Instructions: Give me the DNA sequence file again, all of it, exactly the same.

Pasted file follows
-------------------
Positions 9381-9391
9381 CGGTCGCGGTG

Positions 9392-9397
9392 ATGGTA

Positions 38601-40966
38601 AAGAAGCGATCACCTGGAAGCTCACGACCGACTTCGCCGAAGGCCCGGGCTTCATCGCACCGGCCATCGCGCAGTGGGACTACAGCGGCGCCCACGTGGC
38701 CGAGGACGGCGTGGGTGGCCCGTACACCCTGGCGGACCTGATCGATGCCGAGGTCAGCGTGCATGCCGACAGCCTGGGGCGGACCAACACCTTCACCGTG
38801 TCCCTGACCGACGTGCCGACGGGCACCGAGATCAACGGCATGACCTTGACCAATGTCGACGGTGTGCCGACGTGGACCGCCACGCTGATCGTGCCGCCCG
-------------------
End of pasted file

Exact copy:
Positions 9381-9391
9381 CGGTCGCGGTG

Positions 9392-9397
9392 ATGGTA

Positions 38601-40966
38601 AAGAAGCGATCACCTGGAAGCTCACGACCGACTTCGCCGAAGGCCCGGGCTTCATCGCACCGGCCATCGCGCAGTGGGACTACAGCGGCGCCCACGTGGC
38701 CGAGGACGGCGTGGGTGGCCCGTACACCCTGGCGGACCTGATCGATGCCGAGGTCAGCGTGCATGCCGACAGCCTGGGGCGGACCAACACCTTCACCGTG
38801 TCCCTGACCGACGTGCCGACGGGCACCGAGATCAACGGCATGACCTTGACCAATGTCGACGGTGTGCCGACGTGGACCGCCACGCTGATCGTGCCGCCCG